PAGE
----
joe judge
Syndication: The Record

Joe Judge threw the challenge flag on a third-quarter Broncos touchdown, which, by rule, negates the automatic review.

Scoring plays are automatically reviewable in the NFL.

However, the automatic review could be negated if the non-scoring team throws the challenge flag.

That’s exactly what occurred Sunday in the Giants‘ Week 1 loss to Denver. Head coach Joe Judge believed Denver tight end Albert Okwuegbunam stepped out of bounds when diving for the pylon on what was a Teddy Bridgewater touchdown pass.

The officials confirmed the score, considering the Denver PAT team lined up to kick the extra point. However, Judge still threw the challenge flag, which as we previously explained, negates any sort of review in the first place. It also cost the Giants one of their three second-half timeouts.

Judge provided an explanation for the blunder following the 27-13 loss.

“That’s completely on me, I know you can’t challenge a scoring play. That was a little bit more of an emotional [decision], I was looking for feedback from the officials,” Judge said. “It looked to me on the jumbotron, and some feedback I got from up top watching the replay, that he may have stepped on the white. I was screaming for the officials — we were supposed to get some feedback on what they hearing in New York [where the NFL’s Replay Command Center is located]…I had to do something to draw their attention…so I threw the flag.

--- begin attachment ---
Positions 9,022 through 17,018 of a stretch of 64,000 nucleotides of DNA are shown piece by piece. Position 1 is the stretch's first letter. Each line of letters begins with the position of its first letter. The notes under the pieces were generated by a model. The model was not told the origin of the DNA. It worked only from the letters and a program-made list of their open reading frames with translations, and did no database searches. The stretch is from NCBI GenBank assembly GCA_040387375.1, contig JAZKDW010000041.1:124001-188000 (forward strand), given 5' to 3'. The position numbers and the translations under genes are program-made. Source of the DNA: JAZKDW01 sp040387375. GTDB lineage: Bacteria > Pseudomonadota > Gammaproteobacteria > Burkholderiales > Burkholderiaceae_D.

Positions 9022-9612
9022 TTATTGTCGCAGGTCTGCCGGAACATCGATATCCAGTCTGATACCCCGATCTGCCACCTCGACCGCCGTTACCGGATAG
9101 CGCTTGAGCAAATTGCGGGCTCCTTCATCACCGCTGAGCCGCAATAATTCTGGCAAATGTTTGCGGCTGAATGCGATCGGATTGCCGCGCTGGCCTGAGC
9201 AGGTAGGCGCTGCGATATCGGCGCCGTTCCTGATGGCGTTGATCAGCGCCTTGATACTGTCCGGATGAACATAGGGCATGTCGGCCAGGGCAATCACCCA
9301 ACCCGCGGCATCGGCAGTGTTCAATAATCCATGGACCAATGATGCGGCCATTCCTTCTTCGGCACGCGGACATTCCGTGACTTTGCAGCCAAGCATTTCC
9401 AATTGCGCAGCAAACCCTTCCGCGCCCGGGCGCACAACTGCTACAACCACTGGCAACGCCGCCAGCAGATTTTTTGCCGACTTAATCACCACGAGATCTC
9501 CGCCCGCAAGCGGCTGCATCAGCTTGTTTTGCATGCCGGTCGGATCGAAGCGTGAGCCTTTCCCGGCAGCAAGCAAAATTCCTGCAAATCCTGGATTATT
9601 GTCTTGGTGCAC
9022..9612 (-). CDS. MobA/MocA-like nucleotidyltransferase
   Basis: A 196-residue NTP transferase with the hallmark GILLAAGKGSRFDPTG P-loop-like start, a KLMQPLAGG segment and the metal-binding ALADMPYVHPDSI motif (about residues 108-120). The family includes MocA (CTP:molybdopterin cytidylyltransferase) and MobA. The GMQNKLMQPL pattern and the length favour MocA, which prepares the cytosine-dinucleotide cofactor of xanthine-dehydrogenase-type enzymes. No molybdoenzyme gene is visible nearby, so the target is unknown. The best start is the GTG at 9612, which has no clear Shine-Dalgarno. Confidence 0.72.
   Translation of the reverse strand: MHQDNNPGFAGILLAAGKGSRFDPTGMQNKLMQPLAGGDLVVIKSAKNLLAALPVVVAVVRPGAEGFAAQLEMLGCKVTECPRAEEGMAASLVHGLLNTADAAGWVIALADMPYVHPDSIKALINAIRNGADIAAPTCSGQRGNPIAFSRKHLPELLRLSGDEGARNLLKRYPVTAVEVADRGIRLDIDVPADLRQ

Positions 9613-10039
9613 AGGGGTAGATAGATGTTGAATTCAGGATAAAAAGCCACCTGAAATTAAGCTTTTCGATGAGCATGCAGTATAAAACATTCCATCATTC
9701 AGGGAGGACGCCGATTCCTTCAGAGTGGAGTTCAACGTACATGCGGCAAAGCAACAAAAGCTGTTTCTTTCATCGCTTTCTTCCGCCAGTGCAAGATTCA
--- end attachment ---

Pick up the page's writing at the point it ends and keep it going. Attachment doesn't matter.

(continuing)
“I knew it couldn’t have been a challenged play. I fully take awareness and ownership of that. I told the team that was something that I can’t do and waste a timeout…I can’t tell you if [the touchdown] was good or not, obviously they ruled it was good, I’ll trust what their opinion was on that…that crew did a good job tonight, I’m not blaming that crew for anything. They did a good job — those guys, for the most part, were great at communicating. That was a point in the game when I wanted to get some feedback so we knew what we were doing right there going forward.”

The touchdown and ensuing extra-point conversion from Denver made it a 17-7 game at the time. The Broncos followed that up with 10 additional points, six of which were thanks to a 70-yard Melvin Gordon touchdown run late in the fourth quarter that essentially sealed the deal.

The score was close for a significant portion of the afternoon — the touchdown Judge is talking about basically made it Denver’s game, and the Broncos never looked back.

Ryan Honey is a staff writer and host of the Wide Right Podcast.